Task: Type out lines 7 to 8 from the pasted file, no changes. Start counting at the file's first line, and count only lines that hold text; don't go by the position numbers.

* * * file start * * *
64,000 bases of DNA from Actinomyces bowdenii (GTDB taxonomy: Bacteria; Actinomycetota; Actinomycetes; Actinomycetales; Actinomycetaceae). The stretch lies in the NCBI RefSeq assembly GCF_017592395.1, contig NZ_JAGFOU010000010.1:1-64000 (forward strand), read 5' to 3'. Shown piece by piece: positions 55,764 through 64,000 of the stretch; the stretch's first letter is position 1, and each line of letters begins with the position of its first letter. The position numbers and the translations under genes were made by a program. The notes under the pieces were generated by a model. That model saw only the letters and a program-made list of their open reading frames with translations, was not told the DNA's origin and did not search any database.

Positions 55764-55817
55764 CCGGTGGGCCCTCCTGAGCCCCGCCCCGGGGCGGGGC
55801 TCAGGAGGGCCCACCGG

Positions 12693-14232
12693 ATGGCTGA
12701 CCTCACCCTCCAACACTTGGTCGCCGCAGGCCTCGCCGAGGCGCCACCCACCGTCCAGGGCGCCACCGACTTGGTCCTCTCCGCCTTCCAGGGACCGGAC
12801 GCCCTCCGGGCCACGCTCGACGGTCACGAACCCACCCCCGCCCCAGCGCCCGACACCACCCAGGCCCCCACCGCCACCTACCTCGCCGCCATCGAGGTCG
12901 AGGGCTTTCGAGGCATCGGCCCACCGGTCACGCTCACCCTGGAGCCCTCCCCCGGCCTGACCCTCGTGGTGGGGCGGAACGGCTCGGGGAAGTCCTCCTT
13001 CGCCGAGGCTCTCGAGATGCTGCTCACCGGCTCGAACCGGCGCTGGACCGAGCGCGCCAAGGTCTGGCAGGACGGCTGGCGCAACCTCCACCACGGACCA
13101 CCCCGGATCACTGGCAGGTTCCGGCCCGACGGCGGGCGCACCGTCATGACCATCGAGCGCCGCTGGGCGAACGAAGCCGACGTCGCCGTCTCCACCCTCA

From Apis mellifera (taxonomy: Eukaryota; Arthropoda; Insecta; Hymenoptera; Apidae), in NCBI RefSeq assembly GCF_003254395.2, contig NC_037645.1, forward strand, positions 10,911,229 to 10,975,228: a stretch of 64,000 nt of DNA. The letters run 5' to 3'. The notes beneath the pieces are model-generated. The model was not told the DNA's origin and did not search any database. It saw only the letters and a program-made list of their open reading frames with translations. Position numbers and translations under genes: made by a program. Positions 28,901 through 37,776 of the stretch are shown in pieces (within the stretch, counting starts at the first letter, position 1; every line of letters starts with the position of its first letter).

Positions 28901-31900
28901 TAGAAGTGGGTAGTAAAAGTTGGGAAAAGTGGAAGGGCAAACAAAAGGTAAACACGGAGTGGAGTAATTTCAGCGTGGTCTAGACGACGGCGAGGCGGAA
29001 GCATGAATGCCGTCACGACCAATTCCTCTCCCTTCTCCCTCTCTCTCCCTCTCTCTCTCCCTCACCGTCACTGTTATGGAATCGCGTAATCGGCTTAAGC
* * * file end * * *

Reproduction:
12701 CCTCACCCTCCAACACTTGGTCGCCGCAGGCCTCGCCGAGGCGCCACCCACCGTCCAGGGCGCCACCGACTTGGTCCTCTCCGCCTTCCAGGGACCGGAC
12801 GCCCTCCGGGCCACGCTCGACGGTCACGAACCCACCCCCGCCCCAGCGCCCGACACCACCCAGGCCCCCACCGCCACCTACCTCGCCGCCATCGAGGTCG